The composite index of Leading Economic Indicators grew 0.2% in January following an unrevised 0.5% gain in December, the Conference Board reported Thursday.
The coincident index grew 0.4% in January after a revised 1.0% climb in December, first reported as a 0.2% gain, while the lagging index rose 0.4% after a revised 0.1% rise in December, first reported as a 0.7% increase.
The LEI stands at 94.1, the coincident index is at 106.5 and the lagging index is at 116.7 The LEI has a baseline of 100, which reflects the level in 2004.
Economists polled by Thomson Reuters predicted LEI would be up 0.3% in the month.
"The indicators point to an underlying economy that remains relatively sound but sluggish," said the Conference Board economist Ken Goldstein. "Credit has picked up, driven in part by relatively strong demand for auto loans. The biggest positive factor is housing. The housing market is now at twice the level reached during its recessionary lows, and will likely continue to improve through the spring, delivering some growth momentum to the labor market and the overall economy. The biggest risk, however, is the adverse impact of cuts in federal spending."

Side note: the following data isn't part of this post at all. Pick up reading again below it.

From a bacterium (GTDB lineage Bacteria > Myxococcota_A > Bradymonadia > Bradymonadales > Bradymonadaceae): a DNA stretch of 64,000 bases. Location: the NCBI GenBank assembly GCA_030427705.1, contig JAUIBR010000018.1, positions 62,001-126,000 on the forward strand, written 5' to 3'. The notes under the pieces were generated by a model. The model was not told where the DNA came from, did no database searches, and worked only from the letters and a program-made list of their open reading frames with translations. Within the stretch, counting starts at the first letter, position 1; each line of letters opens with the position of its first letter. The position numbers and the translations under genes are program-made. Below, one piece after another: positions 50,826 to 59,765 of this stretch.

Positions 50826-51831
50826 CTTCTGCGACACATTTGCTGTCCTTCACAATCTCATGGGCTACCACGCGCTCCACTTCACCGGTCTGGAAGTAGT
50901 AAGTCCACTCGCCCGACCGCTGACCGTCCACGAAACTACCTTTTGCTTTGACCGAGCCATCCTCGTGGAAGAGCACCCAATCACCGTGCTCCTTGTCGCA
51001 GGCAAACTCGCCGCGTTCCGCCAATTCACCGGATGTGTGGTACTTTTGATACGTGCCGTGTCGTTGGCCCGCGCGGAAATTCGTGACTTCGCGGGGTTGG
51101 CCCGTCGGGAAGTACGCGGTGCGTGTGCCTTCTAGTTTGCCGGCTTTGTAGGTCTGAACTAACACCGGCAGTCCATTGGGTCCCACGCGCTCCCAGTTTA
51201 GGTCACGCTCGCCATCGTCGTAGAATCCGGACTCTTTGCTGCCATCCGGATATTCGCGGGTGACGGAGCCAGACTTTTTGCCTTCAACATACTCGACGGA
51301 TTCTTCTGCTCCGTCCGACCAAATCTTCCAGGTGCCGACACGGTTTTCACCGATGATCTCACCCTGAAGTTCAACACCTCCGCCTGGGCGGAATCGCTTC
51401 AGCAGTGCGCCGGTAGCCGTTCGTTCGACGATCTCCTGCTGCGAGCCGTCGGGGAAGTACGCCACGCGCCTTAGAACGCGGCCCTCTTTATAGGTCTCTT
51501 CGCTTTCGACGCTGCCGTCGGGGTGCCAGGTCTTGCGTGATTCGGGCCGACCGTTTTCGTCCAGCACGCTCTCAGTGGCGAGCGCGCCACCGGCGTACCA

"The U.S. LEI rose again in January, pointing to a slow but continued expansion in economic activity in the near term," said the Conference Board Economist Ataman Ozyildirim. "Despite continued weakness in manufacturers' new orders and consumer expectations, improvements in housing permits and financial components helped boost the LEI in January. Meanwhile, the CEI also advanced in January, despite the slight decline in industrial production. Both the LEI and CEI have experienced widespread gains among their components over the past six months."
Six of the 10 indicators that comprise the LEI rose in January: interest rate spread, stock prices, Leading Credit Index (inverted), average weekly initial claims for unemployment insurance (inverted), building permits and manufacturers' new orders for consumer goods and materials. Average consumer expectations for business conditions, average weekly manufacturing hours, the ISM new orders index, and manufacturers' new orders for nondefense capital goods excluding aircraft were negative.
The coincident index saw personal income less transfer payments, employees on nonagricultural payrolls, and manufacturing and trade sales, rise in the month. Industrial production was negative.
The lagging index saw positives from average duration of unemployment (inverted), and commercial and industrial loans outstanding. Ratio of consumer installment credit outstanding to personal income, change in index of labor cost per unit of output, manufacturing, and the ratio of manufacturing and trade inventories to sales were negative. The average prime rate charged by banks and change in CPI for services were flat in the month.